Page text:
Most professionals sports leagues would like the general public to think their main purpose is to provide entertainment to the masses, but at the end of the day, their primary mission is to generate ungodly sums of cash at every possible turn because that’s just how capitalism works.
Given the amount of money at stake, it’s only natural that everyone involved wants to get their hands on the largest piece of the pie that they can, and while most of these negotiations are done behind closed doors, they occasionally play out in a very public way.
Hockey fans have been forced to suffer through a couple of NHL lockouts over the past two decades, but in 2012, the NFL was also impacted by a labor dispute during a season that was marred by some absolutely atrocious officiating after the league refused to budge while negotiating a new collective bargaining agreement with its referees.
NFL players themselves haven’t gone on strike since their protests resulted in a shortened season in 1987 but there have been some recent rumblings of a potential work stoppage as the players association gears up for a new CBA when the current one expires next March.
Last year, Richard Sherman—who serves on the NFLPA’s executive committee—issued a warning to players and said they should make sure they’re managing their money in a responsible manner a few months after the organization released a work stoppage guide.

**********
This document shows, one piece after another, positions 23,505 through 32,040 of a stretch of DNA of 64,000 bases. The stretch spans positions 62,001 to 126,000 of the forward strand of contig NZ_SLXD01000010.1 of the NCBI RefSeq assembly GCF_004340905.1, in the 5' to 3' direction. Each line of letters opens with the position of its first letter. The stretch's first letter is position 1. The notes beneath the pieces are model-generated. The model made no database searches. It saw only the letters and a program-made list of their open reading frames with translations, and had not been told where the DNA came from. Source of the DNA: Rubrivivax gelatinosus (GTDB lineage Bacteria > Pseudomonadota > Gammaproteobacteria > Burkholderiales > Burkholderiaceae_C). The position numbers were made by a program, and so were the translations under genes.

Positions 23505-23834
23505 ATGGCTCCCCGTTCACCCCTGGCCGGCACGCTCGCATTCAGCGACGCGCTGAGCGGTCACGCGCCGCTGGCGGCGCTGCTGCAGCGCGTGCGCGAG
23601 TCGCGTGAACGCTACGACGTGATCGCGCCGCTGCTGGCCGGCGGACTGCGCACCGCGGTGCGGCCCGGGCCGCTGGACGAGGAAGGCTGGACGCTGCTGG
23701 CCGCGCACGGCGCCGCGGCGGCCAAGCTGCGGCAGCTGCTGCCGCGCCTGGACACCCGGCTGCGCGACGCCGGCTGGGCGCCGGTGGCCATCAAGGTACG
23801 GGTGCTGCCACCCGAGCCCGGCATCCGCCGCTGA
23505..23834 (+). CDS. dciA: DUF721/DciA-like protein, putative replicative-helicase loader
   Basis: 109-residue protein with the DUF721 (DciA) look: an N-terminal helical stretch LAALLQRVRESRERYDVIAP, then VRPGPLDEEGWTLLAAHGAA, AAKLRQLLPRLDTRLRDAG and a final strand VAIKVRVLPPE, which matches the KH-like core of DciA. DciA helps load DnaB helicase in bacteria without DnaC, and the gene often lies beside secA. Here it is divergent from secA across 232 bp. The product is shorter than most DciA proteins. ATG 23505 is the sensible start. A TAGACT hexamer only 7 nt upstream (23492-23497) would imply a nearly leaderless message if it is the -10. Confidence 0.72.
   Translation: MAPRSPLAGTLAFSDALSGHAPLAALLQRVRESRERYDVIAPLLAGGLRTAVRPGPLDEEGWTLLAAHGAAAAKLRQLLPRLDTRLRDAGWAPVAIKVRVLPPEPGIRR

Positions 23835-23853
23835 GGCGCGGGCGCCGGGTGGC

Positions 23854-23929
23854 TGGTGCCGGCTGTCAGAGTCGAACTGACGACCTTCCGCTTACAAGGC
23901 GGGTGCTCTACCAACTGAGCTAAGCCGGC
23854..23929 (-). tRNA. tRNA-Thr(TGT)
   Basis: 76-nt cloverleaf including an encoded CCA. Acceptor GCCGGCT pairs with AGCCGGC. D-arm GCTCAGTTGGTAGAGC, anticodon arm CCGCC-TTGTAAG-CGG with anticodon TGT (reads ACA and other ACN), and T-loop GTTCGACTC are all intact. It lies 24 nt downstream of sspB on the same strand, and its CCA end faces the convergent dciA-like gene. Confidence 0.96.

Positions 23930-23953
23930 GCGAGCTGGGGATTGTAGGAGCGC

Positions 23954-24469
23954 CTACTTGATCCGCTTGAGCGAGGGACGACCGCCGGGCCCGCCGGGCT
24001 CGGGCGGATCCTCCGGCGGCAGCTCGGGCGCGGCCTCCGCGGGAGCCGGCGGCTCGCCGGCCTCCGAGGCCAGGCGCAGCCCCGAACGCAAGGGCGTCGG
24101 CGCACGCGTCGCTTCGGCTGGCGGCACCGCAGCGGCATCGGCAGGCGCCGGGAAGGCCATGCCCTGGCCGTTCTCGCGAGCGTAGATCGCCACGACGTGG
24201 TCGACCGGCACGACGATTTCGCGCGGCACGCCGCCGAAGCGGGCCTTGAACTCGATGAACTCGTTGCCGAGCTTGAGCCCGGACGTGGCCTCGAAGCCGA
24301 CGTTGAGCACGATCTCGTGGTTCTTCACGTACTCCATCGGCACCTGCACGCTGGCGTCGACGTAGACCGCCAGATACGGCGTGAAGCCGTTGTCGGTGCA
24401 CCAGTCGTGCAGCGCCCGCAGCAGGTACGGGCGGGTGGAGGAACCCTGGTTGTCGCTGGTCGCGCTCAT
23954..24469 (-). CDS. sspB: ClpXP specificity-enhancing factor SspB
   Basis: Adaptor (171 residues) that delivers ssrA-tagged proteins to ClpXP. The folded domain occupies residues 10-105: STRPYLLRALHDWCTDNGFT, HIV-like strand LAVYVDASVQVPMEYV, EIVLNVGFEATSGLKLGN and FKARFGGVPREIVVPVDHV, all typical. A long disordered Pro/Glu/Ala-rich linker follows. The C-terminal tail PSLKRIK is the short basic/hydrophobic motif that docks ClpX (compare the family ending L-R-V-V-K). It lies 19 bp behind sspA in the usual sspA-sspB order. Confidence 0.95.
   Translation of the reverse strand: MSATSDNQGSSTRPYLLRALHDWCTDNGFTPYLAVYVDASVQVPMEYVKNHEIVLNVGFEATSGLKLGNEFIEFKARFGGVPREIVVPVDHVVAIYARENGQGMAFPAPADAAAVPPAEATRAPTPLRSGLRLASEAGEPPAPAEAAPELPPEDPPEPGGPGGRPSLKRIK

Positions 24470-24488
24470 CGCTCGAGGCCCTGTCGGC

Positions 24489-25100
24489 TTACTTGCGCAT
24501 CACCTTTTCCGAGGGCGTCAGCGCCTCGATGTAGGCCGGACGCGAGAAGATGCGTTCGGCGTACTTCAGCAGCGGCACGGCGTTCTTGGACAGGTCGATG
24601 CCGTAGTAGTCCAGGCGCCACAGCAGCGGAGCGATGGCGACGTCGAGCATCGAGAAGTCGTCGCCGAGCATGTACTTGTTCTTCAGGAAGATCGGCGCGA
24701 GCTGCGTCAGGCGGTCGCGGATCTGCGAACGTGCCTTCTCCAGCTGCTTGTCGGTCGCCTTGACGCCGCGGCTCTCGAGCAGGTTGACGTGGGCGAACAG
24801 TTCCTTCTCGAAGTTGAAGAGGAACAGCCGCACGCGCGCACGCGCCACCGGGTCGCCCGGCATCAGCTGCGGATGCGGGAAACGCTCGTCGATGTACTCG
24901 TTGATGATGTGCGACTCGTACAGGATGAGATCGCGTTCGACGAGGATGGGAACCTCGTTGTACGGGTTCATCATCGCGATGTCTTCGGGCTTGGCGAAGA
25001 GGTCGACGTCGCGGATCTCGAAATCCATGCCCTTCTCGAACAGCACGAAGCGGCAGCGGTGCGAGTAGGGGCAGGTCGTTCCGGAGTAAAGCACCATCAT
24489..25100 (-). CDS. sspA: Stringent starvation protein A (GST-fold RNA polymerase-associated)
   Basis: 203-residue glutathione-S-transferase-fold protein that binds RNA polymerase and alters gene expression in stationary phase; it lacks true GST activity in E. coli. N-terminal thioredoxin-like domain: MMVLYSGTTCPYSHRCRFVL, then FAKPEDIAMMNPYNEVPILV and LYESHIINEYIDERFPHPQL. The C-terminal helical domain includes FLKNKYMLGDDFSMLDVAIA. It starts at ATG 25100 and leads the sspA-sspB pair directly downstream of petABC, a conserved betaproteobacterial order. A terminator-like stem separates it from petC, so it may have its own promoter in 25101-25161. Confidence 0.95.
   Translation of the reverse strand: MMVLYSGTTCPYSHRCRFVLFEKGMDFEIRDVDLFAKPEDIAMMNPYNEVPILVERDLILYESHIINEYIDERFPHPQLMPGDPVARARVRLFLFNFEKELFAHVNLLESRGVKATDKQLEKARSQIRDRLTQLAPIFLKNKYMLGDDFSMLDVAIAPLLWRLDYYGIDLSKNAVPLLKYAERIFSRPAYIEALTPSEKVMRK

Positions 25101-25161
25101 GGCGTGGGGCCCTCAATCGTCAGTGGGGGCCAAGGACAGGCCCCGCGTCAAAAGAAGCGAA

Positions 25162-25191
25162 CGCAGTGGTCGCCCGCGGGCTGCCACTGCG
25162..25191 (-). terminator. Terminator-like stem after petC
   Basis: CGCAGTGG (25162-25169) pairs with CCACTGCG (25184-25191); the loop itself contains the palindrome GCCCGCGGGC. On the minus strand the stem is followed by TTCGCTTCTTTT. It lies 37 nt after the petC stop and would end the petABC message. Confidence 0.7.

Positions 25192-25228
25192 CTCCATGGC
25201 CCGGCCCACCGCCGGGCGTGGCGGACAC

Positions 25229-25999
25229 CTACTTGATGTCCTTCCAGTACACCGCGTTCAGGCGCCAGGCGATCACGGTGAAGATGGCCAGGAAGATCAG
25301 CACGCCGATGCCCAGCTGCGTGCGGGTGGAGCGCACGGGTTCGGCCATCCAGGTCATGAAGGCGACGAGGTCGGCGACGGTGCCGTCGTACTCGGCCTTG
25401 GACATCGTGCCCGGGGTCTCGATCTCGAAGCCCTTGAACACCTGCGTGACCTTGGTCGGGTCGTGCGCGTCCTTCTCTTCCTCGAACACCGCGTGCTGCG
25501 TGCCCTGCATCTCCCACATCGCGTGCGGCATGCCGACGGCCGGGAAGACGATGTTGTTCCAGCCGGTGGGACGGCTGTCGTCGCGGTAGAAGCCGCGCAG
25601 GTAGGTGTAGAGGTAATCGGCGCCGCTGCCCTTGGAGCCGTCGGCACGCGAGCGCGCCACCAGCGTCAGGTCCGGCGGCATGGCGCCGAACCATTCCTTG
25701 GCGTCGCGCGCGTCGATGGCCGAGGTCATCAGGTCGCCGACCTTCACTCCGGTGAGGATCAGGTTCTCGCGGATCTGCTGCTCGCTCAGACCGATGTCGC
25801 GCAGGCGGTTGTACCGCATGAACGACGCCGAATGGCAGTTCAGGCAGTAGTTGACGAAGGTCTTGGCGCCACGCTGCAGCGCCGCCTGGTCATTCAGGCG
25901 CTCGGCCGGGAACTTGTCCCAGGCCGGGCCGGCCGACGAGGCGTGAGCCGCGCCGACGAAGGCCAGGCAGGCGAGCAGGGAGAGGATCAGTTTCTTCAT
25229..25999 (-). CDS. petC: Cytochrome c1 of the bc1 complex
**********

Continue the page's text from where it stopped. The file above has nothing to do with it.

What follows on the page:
There are a number of issues that are currently being contested by both sides, as players are hoping the NFL will think about removing marijuana from its list of banned substances while owners are trying to extend the regular season by another game or two.
There’s still time for all parties to establish a set of agreeable terms, and this week, players from around the league flocked to Miami to meet with the union as they try to sort out the various issues that will come into play as talks continue.
NFLPA executive director DeMaurice Smith will be a major player during these talks, and on Tuesday, he spoke at a rally to outline the sacrifices that may need to be made if the league refuses to cave to demands players value highly—including a strike that could last a couple of years:
“People need to understand that it’s really easy to call for a work stoppage; it’s really hard to win one.
So that’s why I started notifying players four years ago about saving their checks, making changes to their debt structure, and the reality is that if we want to hold out and get everything we want, that’s probably going to mean a two-year strike.”
At this point, it’s probably a tad too early to hit the panic button but I can only hope the XFL manages to make it more than one season without folding this time around in case we need another way to get our pro football fix in the coming years.